12. Hello,

    Thank you for this in-depth topic on the theories of aging. It was very informative and easy to understand; great job!

    About the last theory: I believe that all of the strategies you mentioned that would guard or work against cancer can be explained via increasing apoptosis, and thus just simply increasing the ability to screen for ‘bad’ cells and get rid of them. This would obviously protect against cancer, increase lifespan, and protect against the other way of getting rid of ‘bad’ cells – necrosing them via the immune system which leads to a lot of inflammation.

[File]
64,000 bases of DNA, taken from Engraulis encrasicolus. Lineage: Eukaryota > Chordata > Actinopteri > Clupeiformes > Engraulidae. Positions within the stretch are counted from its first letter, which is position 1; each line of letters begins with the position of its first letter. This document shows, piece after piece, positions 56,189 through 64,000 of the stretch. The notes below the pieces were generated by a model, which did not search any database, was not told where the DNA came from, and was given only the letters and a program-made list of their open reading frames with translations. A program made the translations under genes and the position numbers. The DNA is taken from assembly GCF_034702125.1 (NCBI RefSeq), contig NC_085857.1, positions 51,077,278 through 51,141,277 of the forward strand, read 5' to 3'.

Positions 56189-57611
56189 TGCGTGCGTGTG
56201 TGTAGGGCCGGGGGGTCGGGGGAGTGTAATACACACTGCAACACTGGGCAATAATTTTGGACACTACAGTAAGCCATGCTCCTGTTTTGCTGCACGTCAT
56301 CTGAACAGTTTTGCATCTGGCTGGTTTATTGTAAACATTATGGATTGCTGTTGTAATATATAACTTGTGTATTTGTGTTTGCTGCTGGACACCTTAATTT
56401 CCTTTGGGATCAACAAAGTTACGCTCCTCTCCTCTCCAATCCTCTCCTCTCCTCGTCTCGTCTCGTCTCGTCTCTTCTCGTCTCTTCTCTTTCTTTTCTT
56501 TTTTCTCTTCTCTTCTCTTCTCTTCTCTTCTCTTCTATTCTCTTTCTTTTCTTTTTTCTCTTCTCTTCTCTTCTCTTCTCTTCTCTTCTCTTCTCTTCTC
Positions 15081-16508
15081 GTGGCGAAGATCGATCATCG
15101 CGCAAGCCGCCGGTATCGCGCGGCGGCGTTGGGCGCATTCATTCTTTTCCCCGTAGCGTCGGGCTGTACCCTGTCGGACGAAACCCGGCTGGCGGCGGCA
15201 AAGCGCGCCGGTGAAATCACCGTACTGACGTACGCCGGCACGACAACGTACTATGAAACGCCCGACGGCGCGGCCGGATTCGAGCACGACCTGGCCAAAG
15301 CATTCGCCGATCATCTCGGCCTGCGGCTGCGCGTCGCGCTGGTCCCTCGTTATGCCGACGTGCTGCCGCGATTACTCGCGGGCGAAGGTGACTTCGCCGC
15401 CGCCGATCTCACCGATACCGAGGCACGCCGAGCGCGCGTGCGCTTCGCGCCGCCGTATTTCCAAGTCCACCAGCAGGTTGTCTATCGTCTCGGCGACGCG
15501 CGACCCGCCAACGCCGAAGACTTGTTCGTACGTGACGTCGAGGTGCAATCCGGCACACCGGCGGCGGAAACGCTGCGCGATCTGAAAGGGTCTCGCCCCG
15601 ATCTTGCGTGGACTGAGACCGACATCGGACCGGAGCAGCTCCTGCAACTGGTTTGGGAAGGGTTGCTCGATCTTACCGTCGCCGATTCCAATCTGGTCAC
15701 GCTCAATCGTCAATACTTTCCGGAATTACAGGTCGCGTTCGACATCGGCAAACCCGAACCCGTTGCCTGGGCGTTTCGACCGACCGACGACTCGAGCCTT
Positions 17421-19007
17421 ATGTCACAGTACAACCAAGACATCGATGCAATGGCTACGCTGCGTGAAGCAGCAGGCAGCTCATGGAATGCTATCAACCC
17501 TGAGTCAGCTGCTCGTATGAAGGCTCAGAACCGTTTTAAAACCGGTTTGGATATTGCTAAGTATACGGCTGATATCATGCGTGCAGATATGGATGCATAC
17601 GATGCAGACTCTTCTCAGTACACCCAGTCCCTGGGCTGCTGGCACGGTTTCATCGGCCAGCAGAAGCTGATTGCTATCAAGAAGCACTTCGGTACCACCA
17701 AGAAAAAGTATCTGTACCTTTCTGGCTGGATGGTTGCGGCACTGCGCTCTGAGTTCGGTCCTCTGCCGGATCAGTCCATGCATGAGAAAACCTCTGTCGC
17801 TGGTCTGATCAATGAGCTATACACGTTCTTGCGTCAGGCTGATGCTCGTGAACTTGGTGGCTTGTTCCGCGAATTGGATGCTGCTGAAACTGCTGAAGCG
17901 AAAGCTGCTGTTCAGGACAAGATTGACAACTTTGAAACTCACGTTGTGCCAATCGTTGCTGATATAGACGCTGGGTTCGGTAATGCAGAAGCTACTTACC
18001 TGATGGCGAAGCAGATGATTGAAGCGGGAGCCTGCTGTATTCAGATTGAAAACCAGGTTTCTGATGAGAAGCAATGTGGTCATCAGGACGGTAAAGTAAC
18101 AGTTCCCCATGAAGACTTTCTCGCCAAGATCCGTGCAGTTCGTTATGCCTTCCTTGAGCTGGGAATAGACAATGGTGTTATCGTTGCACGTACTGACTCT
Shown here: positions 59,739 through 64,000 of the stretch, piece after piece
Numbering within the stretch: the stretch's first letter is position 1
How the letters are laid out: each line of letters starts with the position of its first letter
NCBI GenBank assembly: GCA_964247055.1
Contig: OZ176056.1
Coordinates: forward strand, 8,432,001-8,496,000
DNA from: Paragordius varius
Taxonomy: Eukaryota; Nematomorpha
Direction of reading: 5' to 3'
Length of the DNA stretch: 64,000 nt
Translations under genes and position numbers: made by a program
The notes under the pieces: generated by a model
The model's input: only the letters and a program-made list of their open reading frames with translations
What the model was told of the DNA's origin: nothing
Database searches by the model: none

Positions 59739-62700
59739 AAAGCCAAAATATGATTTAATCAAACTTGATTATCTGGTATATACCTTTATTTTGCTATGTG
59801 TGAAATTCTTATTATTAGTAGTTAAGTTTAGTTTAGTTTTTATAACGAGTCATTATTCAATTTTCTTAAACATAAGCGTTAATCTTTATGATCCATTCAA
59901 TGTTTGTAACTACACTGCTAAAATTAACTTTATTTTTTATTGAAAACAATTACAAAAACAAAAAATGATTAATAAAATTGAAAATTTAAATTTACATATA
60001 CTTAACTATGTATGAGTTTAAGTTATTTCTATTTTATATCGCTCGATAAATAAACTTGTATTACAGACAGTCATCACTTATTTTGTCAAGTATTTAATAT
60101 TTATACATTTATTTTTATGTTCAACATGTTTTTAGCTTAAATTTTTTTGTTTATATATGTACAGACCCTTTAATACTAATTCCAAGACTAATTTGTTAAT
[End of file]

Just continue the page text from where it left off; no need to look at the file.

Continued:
Occam’s razor: I believe the ‘apoptosis’ theory encompasses everything stated about AMPk / mTOR, etc. while not invoking unnecessary assumptions about youth vitality vs longevity. What do you think?

  13. Great post, I must admit that I came to your blog thanks to that book :), but in Poland has been issued under different name.


Add Your Comment